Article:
Fully Outsourced Payroll and Employment
Most of the companies that plan to expand their businesses in the international market rely on Employer of Record, like Rivermate.
Outsourcing of payroll and employment means getting a third-party entity that handles and offers fully outsourced payroll services. If you want to keep your payroll organized and accurate, getting “professional payroll help” is the solution. For instance, you no longer need to worry about securing data or upgrading downloadable payroll software because the third-party service provider will handle that task.
A fully outsourced payroll and employment is the most convenient, safest, and fastest way to administer payroll in Norway. Rivermate offers human resource outsourcing solutions that can manage all aspects of payroll for employees in Norway, including monthly national insurance fees, taxes, withholding, and other statutory requirements and regulations.
Basic Facts about Norwegian Payroll
All residents in Norway, including foreign workers, are entitled to be covered under the National Insurance Scheme. Every year, the benefits covered by the National Insurance Scheme in Norway are set at a basic amount based on computations of different factors, especially the country’s economic stature.
- Corporate Income Tax Rate. The corporate income tax is set at 27%, which is multiplied to the taxable profit earned by the worker. As mentioned above, the state has reduced the corporate income tax rate to allow foreign investors to expand their businesses in the country.
- Sales Tax. The sales tax is set at 25%.
- Withholding Tax. The dividends are between 0% to 25%, while the interest is 0% similar to royalties.
- Other Taxes. The stamp duty is 2.5%, while the real estate tax is between 0.2% to 0.7%. The Double Taxation Relief tax is based on the credit method.
Required Documentation for New Hires
In Norway, employers are required to provide employment contracts to their employees, particularly new hires. The written contract must contain the following information: the duration of employment, holiday leave, working hours, job description (job title, duties, and other necessary information), notice provisions, probationary period, and employee wage.
Holidays and Observances in Norway
Norwegian employees are entitled to holiday leave. The following are the public holidays recognized in Norway:
- New Year’s Day (January 1)
- Easter (April 14-18)
- Labour Day (May 1)
- Constitution Day (May 17)
- Ascension Day (May 26)
- Whit Monday (Pinse) (June 6)
- Christmas Day (December)
- St. Stephen's Day (December 26)
Social Security Registration
In Norway, once an individual begins work and obtains a tax deduction card from their employer, they are automatically enrolled in the national social security system and become eligible for benefits.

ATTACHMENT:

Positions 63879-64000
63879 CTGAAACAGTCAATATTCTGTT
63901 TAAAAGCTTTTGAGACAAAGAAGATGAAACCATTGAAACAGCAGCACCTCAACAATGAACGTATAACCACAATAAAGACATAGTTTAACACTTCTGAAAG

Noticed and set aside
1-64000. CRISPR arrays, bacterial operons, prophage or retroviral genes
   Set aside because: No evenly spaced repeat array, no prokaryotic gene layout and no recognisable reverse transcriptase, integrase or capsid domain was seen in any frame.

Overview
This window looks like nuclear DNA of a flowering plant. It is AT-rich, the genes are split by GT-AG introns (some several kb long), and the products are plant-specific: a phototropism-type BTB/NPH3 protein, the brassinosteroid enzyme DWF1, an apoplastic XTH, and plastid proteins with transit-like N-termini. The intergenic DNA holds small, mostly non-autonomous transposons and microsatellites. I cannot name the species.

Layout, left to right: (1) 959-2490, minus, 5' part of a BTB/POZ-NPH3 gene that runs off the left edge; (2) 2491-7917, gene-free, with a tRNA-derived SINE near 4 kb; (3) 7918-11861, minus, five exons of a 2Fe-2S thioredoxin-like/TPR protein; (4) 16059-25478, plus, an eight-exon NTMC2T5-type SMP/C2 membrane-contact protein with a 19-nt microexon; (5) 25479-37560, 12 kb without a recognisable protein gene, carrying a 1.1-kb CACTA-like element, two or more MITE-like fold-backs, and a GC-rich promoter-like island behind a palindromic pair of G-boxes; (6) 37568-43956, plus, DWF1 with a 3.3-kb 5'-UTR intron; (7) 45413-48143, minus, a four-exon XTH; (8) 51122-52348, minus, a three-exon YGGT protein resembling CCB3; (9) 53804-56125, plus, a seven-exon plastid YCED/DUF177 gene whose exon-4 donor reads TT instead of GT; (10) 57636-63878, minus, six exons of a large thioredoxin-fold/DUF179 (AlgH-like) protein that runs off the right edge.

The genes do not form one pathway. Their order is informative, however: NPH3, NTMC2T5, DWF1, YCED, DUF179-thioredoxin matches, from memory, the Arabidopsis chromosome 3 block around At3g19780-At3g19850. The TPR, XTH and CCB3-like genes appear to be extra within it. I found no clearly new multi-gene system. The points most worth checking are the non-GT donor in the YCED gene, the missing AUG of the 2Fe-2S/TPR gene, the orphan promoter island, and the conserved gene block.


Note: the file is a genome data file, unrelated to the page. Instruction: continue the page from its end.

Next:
Required Employee Information
Prior to a new employee starting work, the employer must have all the required information about them. This includes the full name and address, phone number, emergency contact number, personal identification number, and the tax deduction card.
Large corporations and businesses usually pay their employees electronically because it is the quickest and easiest method. You can also pay by cash or check. Nonetheless, you must ensure that employees are paid on time.
Frequency of Payment Salary
Like payment methods, you can choose how often your employees are paid. It is customary in Norway to pay employees on a daily, weekly, bi-weekly, monthly, quarterly, and annual basis. The standard frequency is monthly.
Norway's working hours differ from other countries. Norwegian workers are limited to nine hours per day and 40 hours per week. Employees are entitled to an 11-hour rest period every 24 to 35 hours. Sundays and public holidays are also off limits. Employers may ask employees to work overtime if both parties agree and the employee receives additional benefits. In Norway, the overtime compensation is at least an additional 40% of the regular hourly pay.
The law requires employers to provide invoices and payslips to their employees. The payslip allows the employee to keep track of their gross pay, tax deductions, and total salary paid to them over time. Failure to fulfill this duty may lead to further disputes between both parties. Employees can sue employers who fail to issue invoices and payslips.
When entering the global market, every employer must consider various legal issues. In order to comply with Norwegian regulations, policies, and laws, foreign employers should take bold steps. It is possible to manage and operate payroll in Norway without relying on payroll solutions. However, managing a company entails a long list of obligations such as invoicing, keeping up-to-date with the recent changes in the economy, facilitating employee disputes, and countless other issues.
Contact us at Rivermate and let us be the ones to handle your human resource tasks.